More than 260,000 people received temporary relief last month when the Biden administration extended Temporary Protected Status (TPS) for migrants from El Salvador, Haiti, Nicaragua, Sudan, Nepal, and Honduras until June 2024. The migrants were at risk of deportation after settlement negotiations fell through in October between the Biden administration and TPS plaintiffs in the immigration case Ramos v. Mayorkas. TPS holders and their children first brought the lawsuit against the Trump administration in 2018 when the former president revoked protections for migrants from El Salvador, Haiti, Nicaragua, Sudan, Nepal, and Honduras. While the extension provides some relief, TPS holders from these countries are still left without a secure path forward and carry a lingering fear of deportation.
“The Biden administration has the legal authority and moral obligation to expand TPS to all who need it,” said Doris Landaverde, a TPS holder from El Salvador and a leader in the National TPS Alliance. “Redesignating TPS for Central American countries should be the bare minimum for a government that owes a historical debt to a region ravaged by U.S. intervention and to our community whose labor sustains the U.S. economy.”
TPS is a temporary immigration status provided to nationals from certain countries experiencing issues that would make departure or deportation from the U.S. difficult or unsafe. Holders previously won temporary relief in October 2018 through Ramos v. Mayorkas when a federal district court judge ruled that the terminations were illegal and motivated by racist intent. Then, in September 2020, a three-judge panel of the 9th Circuit Court of Appeals reversed the lower court’s order. Plaintiffs are now awaiting a rehearing before the full 9th Circuit. If the decision to uphold terminations stands and Biden does not intervene, TPS holders from Nicaragua, Nepal, Sudan, and Honduras could lose protection 120 days after the appeal is decided, and holders from El Salvador would have 365 days after the decision until termination. According to Jessica Bansal, legal director of Unemployed Workers United who represents the plaintiffs, the TPS extension will continue as long as the Ramos lawsuit is pending.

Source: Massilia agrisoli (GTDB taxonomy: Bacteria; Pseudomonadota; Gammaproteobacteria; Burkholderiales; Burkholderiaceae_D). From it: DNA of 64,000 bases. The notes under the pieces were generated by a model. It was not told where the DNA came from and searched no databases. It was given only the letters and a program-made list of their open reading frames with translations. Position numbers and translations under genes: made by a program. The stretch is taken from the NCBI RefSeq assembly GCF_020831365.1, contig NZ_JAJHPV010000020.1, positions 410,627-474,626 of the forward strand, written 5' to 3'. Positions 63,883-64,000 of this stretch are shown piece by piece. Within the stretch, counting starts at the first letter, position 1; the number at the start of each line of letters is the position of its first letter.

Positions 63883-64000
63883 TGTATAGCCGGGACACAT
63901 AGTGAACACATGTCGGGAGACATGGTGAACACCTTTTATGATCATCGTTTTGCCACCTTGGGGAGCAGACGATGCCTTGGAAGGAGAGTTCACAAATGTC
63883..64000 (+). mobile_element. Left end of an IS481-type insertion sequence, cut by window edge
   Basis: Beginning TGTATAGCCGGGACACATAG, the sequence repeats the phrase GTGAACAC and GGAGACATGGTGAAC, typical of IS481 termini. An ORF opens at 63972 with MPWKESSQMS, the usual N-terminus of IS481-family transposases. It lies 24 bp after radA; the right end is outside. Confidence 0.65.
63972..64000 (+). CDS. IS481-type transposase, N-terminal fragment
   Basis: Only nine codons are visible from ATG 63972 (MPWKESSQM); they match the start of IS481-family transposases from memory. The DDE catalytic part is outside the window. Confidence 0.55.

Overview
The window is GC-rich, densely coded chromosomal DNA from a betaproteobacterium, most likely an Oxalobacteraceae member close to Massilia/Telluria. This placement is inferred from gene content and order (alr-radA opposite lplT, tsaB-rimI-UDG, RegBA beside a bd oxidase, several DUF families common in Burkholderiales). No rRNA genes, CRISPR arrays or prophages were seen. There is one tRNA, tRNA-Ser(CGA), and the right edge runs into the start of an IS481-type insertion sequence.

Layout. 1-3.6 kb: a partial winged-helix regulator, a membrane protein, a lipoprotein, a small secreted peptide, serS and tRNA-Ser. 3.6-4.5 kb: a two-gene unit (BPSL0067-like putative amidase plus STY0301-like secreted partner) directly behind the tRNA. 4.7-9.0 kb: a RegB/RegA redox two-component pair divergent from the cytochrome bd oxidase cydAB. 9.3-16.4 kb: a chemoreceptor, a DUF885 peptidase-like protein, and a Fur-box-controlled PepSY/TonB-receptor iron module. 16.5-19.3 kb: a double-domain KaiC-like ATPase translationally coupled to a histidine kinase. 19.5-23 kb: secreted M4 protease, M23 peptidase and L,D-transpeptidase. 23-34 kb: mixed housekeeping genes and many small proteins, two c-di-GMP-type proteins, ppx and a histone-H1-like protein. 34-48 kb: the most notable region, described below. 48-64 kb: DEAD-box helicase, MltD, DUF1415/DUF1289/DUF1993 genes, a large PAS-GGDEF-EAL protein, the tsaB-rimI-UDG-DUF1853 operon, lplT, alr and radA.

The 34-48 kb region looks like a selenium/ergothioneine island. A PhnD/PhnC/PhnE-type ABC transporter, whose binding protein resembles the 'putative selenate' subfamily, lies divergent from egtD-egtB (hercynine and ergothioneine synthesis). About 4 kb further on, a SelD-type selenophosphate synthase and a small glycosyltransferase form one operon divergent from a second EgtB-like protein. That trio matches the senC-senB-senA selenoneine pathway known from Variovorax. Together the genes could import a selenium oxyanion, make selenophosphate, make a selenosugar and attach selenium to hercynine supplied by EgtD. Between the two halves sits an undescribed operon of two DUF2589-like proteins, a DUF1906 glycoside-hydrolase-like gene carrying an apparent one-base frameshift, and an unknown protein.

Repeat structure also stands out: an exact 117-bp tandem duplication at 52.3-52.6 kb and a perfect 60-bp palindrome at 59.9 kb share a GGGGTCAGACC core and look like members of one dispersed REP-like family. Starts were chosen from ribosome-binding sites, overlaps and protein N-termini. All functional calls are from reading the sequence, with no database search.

“I think this was very welcomed news for people who were otherwise facing the possibility of TPS ending as soon as early 2023,” Bansal said. “It’s brought a lot of relief to people, but it doesn’t end the lawsuit. It doesn’t solve the ultimate problem.”
Bansal said this is not where they hoped to be nearly two years after Biden took office.
“TPS holders and their families deserve better,” Bansal said. “We will continue to fight these cruel and unlawful terminations for as long as necessary.”
For many TPS holders who will not have pathways to adjusting their status, losing the protective status eventually will mean being forced to return to a home they have no recollection of.
“For those folks, it’s really about being forced to return to countries that they in many cases haven’t seen for 20 years,” said Bansal. “We’re looking at this choice between deportation or staying here, living in the shadows, and not having a work permit, and how do you do that? You’ve been working for 20 years, some folks in the same job. These are homeowners; these are people who are going to face some really difficult choices.”
National TPS Alliance members say the TPS extension was a direct result of migrant families organizing and fighting to make their voices heard. Landaverde herself had been planning a hunger strike beginning Nov. 11 to demand Biden take action and redesignate TPS, though the strike was called off once Biden extended the status. Moving forward, Landaverde and Bansal would like to see Congress pass legislation granting permanent residence to longtime TPS holders. “Biden made a clear promise, and we’re waiting for him to fulfill that promise,” Landaverde said.